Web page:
Cyber security is about resilience, and resilience requires security’s total integration into the company. Management should understand that cyber security starts with a company’s management and data governance. This means a critical examination of policies, controls, processes, data flows, and people throughout the organization. Security means that managers understand what is happening in their organization. When managers offload the function of security on to one department then nothing changes in the organization except for technology, security is put on the sidelines. As a consultant it is important that you understand frameworks for cyber security in organizations and help managers implement this. One of the most widely adopted in the United States is the NIST Framework.

Supply Chain & SMEs

In the last few years large organizations with a very generous amount of security investment still got attacked. Much of this can be attributed to vendors in the organizations supply chain or suppliers who they work with for services. Two of the most prominent cases, MeDoc and Target, are excellent examples of how small businesses poor cyber security can result in attacks on larger institutions. In 2013 the case for Target, it was their HVAC vendor based out of Pennsylvania, the vendors systems were vulnerable and exploited by cyber criminals. Those same cyber criminals then used the HVAC vendor’s privileged access to Target’s system to breach their systems, which resulted in the $202 million cost to recover from the data breach.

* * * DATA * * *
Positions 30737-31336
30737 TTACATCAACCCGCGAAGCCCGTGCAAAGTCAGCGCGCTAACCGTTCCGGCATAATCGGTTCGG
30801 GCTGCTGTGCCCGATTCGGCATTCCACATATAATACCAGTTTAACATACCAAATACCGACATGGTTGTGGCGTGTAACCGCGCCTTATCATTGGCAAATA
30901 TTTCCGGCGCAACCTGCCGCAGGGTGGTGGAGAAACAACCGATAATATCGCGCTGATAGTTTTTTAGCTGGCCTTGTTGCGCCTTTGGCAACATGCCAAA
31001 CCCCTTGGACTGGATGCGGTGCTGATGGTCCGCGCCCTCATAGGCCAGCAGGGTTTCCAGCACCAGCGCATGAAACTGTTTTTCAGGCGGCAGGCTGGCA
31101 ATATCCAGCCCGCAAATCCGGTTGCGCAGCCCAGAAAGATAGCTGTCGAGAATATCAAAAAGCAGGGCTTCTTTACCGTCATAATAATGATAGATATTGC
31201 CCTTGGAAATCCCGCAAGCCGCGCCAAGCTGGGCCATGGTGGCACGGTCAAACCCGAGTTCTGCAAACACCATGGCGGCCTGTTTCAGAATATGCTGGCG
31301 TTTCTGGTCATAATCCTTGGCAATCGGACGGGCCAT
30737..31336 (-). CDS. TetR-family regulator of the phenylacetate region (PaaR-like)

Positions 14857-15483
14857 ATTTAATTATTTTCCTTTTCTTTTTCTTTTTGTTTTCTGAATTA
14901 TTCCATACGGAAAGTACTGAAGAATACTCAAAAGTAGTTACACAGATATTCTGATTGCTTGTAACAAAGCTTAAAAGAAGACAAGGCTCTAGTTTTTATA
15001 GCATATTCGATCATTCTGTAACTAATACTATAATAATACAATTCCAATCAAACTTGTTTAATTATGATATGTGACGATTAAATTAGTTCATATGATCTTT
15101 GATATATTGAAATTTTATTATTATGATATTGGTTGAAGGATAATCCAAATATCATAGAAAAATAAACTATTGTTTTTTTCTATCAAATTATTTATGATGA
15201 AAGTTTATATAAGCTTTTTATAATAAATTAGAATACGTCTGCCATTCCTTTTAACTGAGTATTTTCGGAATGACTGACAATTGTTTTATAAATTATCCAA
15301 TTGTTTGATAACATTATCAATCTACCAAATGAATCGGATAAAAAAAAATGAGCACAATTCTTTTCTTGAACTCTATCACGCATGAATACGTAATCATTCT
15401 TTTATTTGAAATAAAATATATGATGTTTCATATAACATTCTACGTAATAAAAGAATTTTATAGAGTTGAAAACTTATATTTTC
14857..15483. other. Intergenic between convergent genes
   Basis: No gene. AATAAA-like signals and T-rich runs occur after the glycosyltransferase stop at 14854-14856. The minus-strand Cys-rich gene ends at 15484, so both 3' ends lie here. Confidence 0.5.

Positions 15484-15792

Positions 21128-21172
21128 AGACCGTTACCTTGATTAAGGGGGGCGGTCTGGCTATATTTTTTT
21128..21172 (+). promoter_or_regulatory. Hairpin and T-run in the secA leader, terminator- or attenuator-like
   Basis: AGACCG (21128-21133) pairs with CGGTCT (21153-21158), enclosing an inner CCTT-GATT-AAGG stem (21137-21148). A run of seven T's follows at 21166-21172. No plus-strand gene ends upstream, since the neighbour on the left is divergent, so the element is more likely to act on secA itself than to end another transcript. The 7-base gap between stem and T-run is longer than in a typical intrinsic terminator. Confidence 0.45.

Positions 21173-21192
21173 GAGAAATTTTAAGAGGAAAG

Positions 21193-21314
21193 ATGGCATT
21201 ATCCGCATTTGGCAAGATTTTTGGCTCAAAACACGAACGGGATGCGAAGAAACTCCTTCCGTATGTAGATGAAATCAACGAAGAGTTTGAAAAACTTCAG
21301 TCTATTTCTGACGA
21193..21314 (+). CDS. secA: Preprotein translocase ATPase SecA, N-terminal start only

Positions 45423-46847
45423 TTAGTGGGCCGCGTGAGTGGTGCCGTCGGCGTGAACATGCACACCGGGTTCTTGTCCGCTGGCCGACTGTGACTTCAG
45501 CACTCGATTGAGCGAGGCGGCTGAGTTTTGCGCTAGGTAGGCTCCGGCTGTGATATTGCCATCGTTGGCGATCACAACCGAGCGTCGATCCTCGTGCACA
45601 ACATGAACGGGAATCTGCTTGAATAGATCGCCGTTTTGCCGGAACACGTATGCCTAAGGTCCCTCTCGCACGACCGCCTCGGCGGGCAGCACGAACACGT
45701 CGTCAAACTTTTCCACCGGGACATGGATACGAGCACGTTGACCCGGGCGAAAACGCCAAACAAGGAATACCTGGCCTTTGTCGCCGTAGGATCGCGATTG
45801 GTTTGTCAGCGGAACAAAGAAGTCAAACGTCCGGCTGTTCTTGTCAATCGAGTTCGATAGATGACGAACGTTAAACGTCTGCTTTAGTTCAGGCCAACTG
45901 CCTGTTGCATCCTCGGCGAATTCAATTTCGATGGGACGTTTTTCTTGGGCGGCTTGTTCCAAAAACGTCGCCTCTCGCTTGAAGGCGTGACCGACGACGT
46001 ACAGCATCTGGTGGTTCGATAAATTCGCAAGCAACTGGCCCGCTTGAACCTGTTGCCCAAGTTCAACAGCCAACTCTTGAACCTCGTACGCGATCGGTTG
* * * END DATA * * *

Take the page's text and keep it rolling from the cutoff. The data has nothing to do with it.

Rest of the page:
In the case of small data firm MeDoc, the cyber criminals hacked the updater that all their clients used. NotPetya spread through an update to each of the clients networks. This impacted large organizations such as FedEx and Maersk Line. One small cloud service provider who was hacked caused hundreds more organizations to be infected ransomware.

This two cases are examples of when a vendor in your client’s supply chain or service providers are able to cause your clients to have a severe data breach. Thankfully, you can work with clients to integrate cyber security controls and measures into a vendor management program. Management consultants should use this as an opportunity to work with not just a large organization but also their client’s suppliers. By working with small and medium sized enterprises management consultants can help provide a much more resilient environment for their larger clients.

Expanding on Known Tools

One of the largest opportunities for management consultants exist in developing new tools for others to use. Some well known tools, such as the Balanced Scorecard, are tools that can be modified for use in cyber security. Other tools and methodologies that can be modified include: benchmarking, Porter’s Five Forces, and core competency assessment. Each of these can be modified to include cyber security business alignment, framework maturity, and positioning. These tools are in need of an update to match the dramatic economic and technological shifts in today’s world. Why not be the consultancy to build on management tools that are commonly used. We will be discussing a few ideas to get you started in coming articles.

Looking Forward

Management consultants have the opportunity of a lifetime when it comes to cyber security. The threats are always evolving but the methods of keeping a network secure have not changed that much. Many companies are in need of getting their cyber security in order due to pressure from stockholders, buyers, and policy. Here management consultants can ensure they play a role in making sure that cyber security is made integral to the entire firm, rather than an isolated job for IT to handle. Click below to learn more about Teramind.

Insider Threat Detection